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date: 28 March 2020

Abstract and Keywords

This chapter explores the performance of light and shadows in two ancestral Pueblo rock art sites in southeast Utah. These sites possess anthropomorphic rock faces and modified features to create both anthropomorphic and zoomorphic images that we argue derive from mythological traditions of Pueblo peoples. Specifically, light/shadow patterns at these sites produce and interact with Bear and War Twin imagery on prominent dates of the solar calendar. Traditionally such imagery would be approached through rock art studies in terms of motifs and symbolic interpretations. The celestial component would be addressed by archaeoastronomers. Using object agency theory, we seek to contextualize these data as places where people communicated with their Bear and War Twin deities.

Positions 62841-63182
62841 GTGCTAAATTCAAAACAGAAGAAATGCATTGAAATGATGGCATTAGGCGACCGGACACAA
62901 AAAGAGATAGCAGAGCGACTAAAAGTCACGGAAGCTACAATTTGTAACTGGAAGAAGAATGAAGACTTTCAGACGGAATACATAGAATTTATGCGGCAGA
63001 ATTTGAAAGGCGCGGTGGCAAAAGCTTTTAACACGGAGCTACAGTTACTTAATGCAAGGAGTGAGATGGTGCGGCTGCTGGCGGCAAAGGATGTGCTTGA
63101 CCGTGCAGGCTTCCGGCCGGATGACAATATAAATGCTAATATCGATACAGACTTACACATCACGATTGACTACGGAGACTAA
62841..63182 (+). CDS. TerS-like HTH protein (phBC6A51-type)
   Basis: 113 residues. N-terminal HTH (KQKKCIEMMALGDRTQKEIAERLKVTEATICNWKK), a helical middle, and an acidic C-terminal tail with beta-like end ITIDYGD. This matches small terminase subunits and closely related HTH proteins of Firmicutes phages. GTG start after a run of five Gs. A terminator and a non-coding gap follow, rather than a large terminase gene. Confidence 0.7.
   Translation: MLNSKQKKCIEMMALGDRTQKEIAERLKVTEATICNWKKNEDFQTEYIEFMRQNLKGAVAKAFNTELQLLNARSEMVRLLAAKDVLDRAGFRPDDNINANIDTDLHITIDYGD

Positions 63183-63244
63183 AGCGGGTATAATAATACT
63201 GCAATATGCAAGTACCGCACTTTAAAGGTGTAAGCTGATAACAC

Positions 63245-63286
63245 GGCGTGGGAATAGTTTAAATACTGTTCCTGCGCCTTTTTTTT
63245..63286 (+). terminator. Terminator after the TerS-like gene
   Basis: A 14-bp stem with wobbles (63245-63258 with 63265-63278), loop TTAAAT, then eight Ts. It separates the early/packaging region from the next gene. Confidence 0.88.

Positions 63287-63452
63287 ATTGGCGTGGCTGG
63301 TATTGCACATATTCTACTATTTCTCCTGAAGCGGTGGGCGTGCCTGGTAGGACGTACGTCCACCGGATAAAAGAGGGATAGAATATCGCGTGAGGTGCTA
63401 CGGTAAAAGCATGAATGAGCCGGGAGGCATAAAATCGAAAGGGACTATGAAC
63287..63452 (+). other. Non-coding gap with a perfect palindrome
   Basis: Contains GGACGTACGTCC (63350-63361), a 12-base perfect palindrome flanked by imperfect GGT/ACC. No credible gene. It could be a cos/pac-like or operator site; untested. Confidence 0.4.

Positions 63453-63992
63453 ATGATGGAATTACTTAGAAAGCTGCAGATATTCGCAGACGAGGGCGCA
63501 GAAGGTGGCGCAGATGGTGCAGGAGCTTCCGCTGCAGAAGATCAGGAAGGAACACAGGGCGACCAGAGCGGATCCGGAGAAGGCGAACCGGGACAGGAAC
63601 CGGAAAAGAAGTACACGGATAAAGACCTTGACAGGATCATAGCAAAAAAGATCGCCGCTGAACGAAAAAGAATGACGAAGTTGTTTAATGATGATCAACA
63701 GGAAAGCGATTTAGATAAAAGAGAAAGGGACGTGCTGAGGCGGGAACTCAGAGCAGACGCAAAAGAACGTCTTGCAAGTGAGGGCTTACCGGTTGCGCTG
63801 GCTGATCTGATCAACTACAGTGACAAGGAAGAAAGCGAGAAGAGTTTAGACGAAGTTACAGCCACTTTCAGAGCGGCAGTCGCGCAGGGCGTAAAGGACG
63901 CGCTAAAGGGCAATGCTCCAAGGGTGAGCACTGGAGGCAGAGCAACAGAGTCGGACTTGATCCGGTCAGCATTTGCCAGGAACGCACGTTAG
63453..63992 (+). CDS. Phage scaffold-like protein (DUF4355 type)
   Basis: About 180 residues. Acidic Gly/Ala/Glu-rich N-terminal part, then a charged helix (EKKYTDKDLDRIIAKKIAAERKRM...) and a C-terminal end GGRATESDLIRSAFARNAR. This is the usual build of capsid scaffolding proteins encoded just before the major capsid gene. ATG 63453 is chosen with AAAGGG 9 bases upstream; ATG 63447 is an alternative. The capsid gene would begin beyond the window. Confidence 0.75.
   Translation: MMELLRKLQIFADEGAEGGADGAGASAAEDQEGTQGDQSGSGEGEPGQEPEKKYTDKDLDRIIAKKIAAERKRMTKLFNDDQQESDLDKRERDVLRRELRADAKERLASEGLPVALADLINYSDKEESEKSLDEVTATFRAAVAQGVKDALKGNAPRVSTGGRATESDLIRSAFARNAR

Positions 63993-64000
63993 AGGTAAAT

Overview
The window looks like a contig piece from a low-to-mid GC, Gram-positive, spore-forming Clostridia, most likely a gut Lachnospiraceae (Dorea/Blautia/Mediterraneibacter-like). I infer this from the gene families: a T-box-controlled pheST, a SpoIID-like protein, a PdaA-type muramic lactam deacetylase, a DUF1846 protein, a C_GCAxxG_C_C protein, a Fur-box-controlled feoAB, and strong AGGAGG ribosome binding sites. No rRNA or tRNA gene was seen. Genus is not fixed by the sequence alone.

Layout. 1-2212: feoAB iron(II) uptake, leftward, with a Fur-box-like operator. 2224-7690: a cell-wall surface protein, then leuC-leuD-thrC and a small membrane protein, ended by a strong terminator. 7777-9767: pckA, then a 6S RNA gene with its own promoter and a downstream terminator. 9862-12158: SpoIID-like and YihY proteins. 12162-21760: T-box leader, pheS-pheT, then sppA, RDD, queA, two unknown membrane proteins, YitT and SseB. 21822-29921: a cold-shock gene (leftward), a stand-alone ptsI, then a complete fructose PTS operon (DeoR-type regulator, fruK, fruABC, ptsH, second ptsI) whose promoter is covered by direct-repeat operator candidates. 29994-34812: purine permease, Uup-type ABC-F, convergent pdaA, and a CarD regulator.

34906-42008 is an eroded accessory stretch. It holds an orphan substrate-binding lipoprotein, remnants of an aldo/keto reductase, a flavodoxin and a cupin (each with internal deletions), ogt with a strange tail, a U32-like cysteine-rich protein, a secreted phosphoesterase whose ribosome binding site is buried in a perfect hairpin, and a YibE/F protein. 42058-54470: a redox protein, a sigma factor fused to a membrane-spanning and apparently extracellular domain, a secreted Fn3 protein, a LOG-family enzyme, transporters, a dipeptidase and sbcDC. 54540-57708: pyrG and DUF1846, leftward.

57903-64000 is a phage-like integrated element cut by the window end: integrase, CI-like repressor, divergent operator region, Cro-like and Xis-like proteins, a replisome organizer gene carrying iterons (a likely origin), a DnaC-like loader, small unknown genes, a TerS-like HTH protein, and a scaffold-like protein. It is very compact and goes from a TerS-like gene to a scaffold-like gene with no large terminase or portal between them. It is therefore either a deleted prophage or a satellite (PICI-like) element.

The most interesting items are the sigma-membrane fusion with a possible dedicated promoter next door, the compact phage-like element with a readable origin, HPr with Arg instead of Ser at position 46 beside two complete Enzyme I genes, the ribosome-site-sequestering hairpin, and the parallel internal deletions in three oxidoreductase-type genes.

Keywords: religion and ceremony, oral tradition, twin war gods, archaeoastronomy, rock art, animism, object agency theory, sacred landscape

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